|An open toolbox.|
Part of the Loser wishes he could do such things. How nice it would have been to have support in college, to have "brothers" to offer him a beer after a day of classes, to hold parties with, parties girls would attend. Then later, to move up the ranks as the college years passed, garnering responsibility, instructing freshman in the ways of the fraternity as they stood before him at attention with pillowcases over the heads hoping that they may one day be ... him.
It's been shown that those who join groups early in life do better in the workplace. They're more more comfortable in social settings, backslapping at gatherings, exerting leadership. Most success at a company, they say, depends on political skills rather than talent and ability.
All fair enough. But the Loser cannot, as people have advised him to over the years, fake it till he makes it. He is to this day stunned when he imparts information to coworkers and it is absorbed and followed. He wants to shout, "Don't you know what I am?" at them.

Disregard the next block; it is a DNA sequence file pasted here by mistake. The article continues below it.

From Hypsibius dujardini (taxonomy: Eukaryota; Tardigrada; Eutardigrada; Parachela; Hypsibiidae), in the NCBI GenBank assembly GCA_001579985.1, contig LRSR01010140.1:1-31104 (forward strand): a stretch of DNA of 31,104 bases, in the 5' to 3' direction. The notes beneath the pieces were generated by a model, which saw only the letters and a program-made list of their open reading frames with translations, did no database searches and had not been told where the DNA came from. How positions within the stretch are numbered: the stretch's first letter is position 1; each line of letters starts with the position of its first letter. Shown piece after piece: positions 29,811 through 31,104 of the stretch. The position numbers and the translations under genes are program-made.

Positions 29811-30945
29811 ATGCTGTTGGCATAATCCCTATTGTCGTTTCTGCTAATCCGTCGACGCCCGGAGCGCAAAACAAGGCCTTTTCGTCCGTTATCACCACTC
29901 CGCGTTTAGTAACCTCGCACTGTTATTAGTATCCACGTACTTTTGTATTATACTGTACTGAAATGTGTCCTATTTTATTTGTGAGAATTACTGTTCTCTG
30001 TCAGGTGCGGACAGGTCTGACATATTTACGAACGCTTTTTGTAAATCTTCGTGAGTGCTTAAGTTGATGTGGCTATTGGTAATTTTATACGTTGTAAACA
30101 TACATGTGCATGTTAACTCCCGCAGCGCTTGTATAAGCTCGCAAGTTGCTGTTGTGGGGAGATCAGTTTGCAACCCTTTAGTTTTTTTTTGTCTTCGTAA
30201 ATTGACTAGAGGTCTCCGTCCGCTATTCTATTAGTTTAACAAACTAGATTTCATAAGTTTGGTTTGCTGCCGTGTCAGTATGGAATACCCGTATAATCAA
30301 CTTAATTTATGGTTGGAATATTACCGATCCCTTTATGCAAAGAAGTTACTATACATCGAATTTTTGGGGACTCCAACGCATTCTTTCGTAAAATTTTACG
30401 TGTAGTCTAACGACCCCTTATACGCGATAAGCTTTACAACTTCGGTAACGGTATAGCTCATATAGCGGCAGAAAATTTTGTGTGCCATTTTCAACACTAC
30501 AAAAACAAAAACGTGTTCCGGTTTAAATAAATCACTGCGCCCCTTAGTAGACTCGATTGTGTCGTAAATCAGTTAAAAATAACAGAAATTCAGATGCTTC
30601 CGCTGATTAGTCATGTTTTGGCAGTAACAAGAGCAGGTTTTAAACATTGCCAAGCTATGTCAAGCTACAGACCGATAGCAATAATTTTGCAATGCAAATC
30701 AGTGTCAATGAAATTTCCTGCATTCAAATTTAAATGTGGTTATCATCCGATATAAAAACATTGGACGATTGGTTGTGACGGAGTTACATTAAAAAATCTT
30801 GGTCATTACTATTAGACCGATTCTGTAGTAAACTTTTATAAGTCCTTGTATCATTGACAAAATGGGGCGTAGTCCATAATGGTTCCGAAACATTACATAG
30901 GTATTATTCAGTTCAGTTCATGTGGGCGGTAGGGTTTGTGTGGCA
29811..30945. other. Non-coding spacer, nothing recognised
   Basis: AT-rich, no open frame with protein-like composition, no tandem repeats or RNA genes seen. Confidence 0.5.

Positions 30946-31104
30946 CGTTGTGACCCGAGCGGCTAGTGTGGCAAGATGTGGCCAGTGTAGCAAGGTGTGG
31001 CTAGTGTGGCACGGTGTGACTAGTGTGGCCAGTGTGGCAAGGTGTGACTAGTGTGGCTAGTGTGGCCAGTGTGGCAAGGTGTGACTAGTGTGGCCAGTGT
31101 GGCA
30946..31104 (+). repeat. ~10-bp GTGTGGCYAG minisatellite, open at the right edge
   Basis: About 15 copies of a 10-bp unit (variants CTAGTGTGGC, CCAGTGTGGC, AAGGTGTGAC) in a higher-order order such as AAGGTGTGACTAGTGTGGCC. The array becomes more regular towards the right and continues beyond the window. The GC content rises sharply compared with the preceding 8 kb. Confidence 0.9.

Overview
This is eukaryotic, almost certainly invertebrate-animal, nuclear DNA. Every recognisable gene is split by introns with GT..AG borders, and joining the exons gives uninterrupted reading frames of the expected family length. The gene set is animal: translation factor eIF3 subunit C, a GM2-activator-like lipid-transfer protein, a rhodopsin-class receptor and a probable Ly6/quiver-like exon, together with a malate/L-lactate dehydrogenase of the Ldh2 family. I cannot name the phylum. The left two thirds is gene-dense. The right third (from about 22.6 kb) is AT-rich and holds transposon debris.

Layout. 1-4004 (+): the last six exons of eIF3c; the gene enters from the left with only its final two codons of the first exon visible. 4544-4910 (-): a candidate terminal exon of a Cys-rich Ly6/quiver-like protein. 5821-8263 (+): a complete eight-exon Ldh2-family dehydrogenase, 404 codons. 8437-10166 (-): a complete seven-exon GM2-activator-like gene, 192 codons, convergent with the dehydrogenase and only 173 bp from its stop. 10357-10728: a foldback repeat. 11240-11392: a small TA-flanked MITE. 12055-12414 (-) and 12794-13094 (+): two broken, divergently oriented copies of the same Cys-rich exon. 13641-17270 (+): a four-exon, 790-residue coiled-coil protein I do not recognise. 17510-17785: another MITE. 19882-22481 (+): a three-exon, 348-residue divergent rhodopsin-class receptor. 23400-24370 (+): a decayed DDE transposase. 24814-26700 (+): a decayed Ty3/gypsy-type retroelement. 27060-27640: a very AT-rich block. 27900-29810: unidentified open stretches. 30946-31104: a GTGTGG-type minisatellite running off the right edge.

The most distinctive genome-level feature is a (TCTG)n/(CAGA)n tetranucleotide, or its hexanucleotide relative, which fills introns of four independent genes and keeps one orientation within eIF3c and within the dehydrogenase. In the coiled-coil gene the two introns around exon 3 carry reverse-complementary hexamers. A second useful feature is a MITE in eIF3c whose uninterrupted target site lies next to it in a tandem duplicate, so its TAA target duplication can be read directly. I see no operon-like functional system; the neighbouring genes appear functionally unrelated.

Part of why he doesn't join is fear of rejection. Not a new fear. He experienced it when young. The derisive laughter at his attempts to be knowing and cool. The labeling by his brother as a tag-a-long and a dummy as he limped after he and his friends. The torsos of older children angled away from him as they shared secrets. His deformity kept him from the jock crowd. His group was the future homosexuals, computer geeks and poets. But they were smarter than he was and barely tolerated him.
Another reason is one he seldom admits, even to himself. It's that what if he did join a group, have the strength of legions behind him, yet still failed? The Loser's life is devastating enough as is.
His favorite memories now of his youth follow this: Age 10, home from school on a Friday afternoon. It's four in the afternoon. He's eaten two bowls of Cheerios, drinking the sweetened milk from the bowl. His big brothers aren't home and his mother has gone shopping, which promises bags with cookies and cereal with prizes in the boxes later. He has found in the trash or the basement a complex device that interests him. An alarm clock. A miniature reel-to-reel tape recorder. He dissects it with small tools from one of his father's several toolboxes, marveling at its intricacy, the little gears and transistors. Rare moments of concentrated exploration pass. Dummy that he is, he can't figure out the workings, but it doesn't matter; it's the journey that he enjoys.